Market report: Debenhams on the rack after digital downturnComments Off on Market report: Debenhams on the rack after digital downturn
Analysts at HSBC spelled out the challenge facing new Debenhams boss Sergio Bucher today as they warned the ailing department stores group would struggle to adapt to the digital age.
Shares in the FTSE 250 company retreated 1.15p, or 1.8%, to 62.9p as the investment bank cut its rating to reduce, concerned by the average lease lengths of its 165 UK stores, which are around 22 years.
That compares with an average of seven to eight years for Marks & Spencer and Next, which HSBC said would make it harder for Debenhams to close stores as shoppers move online.
“Debenhams has less flexibility to reduce fixed costs to adapt to a rapidly evolving, increasingly competitive omni-channel market,” the investment bank said.
It said Bucher, who starts work next month, will not be able to map out a clear plan to turn around the business before its interim results next April.
Even without having to fight BHS for customers, HSBC claimed competition will increase as rivals slash prices.
Debenhams had been tipped by analysts to profit from BHS’s collapse.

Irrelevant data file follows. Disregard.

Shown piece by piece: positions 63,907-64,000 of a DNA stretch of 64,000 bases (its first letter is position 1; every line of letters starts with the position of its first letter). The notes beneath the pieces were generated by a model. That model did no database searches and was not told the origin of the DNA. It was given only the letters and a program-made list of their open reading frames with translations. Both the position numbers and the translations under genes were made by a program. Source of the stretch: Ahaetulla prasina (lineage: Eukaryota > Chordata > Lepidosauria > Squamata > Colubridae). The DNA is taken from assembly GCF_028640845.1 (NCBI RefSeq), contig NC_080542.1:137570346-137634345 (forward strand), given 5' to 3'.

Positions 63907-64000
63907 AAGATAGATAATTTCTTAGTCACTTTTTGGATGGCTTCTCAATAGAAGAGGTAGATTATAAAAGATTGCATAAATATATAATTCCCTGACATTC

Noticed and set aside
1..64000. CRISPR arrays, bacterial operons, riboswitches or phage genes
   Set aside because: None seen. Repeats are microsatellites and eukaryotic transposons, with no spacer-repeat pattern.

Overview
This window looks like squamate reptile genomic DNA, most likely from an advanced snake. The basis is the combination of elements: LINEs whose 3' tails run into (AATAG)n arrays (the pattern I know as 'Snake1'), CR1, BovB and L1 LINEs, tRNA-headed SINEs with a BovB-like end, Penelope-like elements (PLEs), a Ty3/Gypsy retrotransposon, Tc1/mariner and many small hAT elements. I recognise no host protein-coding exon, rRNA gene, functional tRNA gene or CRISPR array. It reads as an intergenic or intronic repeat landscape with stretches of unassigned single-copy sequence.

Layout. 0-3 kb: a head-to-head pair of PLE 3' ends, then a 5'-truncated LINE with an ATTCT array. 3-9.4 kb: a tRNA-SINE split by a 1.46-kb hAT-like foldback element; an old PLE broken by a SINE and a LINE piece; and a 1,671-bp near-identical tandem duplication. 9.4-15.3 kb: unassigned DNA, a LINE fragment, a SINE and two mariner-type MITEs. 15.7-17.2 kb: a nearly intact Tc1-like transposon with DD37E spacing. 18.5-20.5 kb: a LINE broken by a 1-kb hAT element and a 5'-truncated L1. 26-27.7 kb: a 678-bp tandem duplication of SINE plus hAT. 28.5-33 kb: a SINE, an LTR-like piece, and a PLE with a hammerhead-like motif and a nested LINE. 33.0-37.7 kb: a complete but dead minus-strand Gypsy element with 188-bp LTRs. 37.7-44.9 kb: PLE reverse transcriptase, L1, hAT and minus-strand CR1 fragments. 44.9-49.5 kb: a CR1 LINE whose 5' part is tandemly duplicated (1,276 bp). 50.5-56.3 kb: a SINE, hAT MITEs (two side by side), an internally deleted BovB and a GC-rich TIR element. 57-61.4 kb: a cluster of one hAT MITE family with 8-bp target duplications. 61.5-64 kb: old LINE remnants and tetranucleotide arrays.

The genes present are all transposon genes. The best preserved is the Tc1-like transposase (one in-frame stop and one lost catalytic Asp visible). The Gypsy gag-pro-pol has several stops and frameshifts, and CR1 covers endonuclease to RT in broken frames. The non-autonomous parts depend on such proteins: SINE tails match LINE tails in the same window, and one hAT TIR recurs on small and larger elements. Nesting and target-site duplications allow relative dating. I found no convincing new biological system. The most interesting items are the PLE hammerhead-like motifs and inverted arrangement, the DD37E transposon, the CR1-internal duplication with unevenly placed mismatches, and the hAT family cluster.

A quiet Friday for markets caused the FTSE 100 to trickle 6.10 points lower to 6852.60, with cheaper Brent crude nudging BP down 2.45p to 434.7p and Royal Dutch Shell off 6p to 1989.5p.
Shares in private hospitals group Mediclinic clawed back early falls to rise 11.47p to 975.97p even as it issued a profit warning.
Traders caught wind of a potential warning yesterday, which caused the shares to slide 3.3%.
Goldman Sachs, the so-called Vampire Squid, sucked the life out of Burberry by removing the luxury fashion group from its sustain focus list and the shares slipped 23p to 1262p. A downgrade also dragged interdealer broker Icap down 9.1p to 488.7p.
Liberum cut its rating from buy to hold after the recent rally, incidentally being replaced as the broker’s top pick by Tullett Prebon, to which Icap is selling its voice-broking business.
Hurricane Energy took the junior market by storm, soaring 9.54p, or 39%, to 34.04p after promising drilling results from the North Sea oil explorer’s Lancaster field.
The early signs suggest Lancaster contains more than the current estimate of 200 million barrels of oil.
Eagle Eye, which manages digital discounting for supermarkets, advanced 9p to 105p as chairman Tim Mason, the former boss of Tesco’s failed United States venture Fresh & Easy, moved to the chief executive role.
Finally, Botswana Diamonds, the mining minnow run by Irish whiskey magnate John Teeling, dived 0.39p, or 20%, to 1.59p after “inconclusive results” from samples taken from its joint venture with Russia’s Alrosa.